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about art psychotherapy

Art Therapy is a form of psychotherapy that uses art making and the creative process as a primary mode of communication, helping people in distress. It can be particularly helpful to people who may find it difficult to talk about problems, worries and confusing feelings.

Art Therapy takes place within a structured and confidential setting and uses a variety of art materials to help the person to express themselves. We tend to use language to talk about the things we consciously aware of, whereas making art can also allow unconscious feelings and motivations to emerge. In this way it can provide a ‘bridge’, helping a person to become more self aware and find more appropriate ways to communicating how they feel to the people around them.

Art Therapists do not direct the person in therapy to make art in a certain way, though they might make suggestions if the person felt stuck about how to continue. Similarly, they do not interpret the meaning of the pictures but work with you to help them arrive at your own understanding of the significance of the art work. Consequently the pace of the work is always determined the person in therapy. It is less about the finished art piece and more about the process over time. You do not have to be 'good at art'! Talking and playing can also be part of the communication.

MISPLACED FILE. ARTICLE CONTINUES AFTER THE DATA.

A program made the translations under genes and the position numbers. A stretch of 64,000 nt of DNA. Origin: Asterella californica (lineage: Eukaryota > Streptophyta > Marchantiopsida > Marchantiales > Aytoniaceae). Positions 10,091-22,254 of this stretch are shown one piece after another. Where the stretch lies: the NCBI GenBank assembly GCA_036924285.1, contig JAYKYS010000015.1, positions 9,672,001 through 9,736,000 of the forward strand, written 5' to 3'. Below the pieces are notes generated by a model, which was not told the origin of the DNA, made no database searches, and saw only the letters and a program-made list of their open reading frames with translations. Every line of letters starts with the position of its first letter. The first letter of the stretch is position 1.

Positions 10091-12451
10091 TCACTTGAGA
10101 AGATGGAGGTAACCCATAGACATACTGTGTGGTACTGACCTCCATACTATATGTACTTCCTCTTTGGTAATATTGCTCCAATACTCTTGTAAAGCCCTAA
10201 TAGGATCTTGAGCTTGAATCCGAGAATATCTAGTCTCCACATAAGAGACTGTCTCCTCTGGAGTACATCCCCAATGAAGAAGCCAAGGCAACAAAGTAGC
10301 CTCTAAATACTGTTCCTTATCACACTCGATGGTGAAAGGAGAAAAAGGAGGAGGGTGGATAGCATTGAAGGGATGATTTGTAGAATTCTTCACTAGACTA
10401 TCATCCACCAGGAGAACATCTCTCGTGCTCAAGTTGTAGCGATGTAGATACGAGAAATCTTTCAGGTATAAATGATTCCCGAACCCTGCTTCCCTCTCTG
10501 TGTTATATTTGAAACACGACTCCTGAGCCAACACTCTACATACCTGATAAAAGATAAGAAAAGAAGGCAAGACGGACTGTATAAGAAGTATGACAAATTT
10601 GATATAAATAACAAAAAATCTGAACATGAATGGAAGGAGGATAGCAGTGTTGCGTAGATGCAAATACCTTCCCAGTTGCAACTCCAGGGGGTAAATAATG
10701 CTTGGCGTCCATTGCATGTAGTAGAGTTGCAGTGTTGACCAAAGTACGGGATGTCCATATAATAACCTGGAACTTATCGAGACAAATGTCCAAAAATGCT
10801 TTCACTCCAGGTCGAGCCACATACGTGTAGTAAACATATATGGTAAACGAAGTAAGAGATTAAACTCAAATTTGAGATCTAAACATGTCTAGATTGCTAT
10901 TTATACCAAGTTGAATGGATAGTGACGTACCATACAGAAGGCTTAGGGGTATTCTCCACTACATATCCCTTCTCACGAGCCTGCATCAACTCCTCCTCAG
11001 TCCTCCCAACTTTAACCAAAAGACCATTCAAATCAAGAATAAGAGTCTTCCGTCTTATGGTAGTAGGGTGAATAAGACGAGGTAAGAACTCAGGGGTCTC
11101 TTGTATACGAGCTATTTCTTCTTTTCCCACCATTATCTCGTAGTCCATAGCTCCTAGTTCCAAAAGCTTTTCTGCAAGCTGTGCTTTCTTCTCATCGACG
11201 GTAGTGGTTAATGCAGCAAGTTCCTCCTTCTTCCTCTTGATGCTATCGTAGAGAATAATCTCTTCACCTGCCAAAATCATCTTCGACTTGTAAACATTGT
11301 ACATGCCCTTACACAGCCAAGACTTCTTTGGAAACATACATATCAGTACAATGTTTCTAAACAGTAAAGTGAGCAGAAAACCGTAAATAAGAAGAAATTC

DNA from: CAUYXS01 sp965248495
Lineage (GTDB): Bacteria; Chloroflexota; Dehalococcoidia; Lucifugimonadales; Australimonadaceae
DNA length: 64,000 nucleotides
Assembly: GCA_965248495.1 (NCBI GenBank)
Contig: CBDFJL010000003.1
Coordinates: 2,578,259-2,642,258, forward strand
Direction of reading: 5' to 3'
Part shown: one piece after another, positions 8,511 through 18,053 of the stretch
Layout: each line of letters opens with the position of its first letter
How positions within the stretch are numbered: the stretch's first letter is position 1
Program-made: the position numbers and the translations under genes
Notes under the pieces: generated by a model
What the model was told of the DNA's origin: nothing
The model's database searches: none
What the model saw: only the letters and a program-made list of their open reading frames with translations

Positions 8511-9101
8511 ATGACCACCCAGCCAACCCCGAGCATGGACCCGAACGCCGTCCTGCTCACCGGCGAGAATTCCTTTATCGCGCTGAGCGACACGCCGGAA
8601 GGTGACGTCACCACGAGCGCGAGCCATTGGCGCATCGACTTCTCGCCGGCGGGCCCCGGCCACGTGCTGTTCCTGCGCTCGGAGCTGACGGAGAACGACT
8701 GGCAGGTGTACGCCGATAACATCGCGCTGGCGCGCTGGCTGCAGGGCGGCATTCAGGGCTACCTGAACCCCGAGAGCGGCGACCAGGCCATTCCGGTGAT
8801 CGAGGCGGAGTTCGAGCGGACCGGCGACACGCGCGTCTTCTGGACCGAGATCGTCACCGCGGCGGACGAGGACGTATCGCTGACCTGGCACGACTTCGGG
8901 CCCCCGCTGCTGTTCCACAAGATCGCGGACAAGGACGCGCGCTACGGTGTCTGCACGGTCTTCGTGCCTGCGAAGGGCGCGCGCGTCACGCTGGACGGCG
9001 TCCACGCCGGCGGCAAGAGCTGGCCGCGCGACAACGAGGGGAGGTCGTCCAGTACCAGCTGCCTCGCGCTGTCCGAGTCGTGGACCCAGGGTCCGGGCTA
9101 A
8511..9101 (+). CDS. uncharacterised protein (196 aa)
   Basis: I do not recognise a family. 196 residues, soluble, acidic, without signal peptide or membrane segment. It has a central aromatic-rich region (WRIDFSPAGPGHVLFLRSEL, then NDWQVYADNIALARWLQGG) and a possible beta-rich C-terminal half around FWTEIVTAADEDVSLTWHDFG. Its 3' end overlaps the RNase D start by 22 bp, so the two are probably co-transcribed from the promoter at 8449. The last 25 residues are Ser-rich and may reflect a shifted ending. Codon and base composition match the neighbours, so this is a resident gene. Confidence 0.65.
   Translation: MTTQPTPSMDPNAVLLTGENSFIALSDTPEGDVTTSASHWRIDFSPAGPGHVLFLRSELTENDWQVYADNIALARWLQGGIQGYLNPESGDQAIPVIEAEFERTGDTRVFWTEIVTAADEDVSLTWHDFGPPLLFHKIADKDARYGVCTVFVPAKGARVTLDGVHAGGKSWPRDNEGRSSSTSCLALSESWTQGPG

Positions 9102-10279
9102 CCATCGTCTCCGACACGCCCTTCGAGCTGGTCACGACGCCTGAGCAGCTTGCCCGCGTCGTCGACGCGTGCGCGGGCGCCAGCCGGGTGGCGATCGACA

The duration of therapy varies depending on the needs of the individual and can range from about half a dozen sessions to a year or more for those experiencing very significant difficulties. Sessions are usually offered on a weekly or fortnightly basis. A regular undisturned room will be required preferably with a sink or easy access to water.

The relationship between the therapist and the client is of central importance, but art therapy differs from other psychological therapies in that it is a three way process between the client, the therapist and the image or artefact. Thus it offers the opportunity for expression and communication and can be particularly helpful to people who find it hard to express their thoughts and feelings verbally. (BAAT website)

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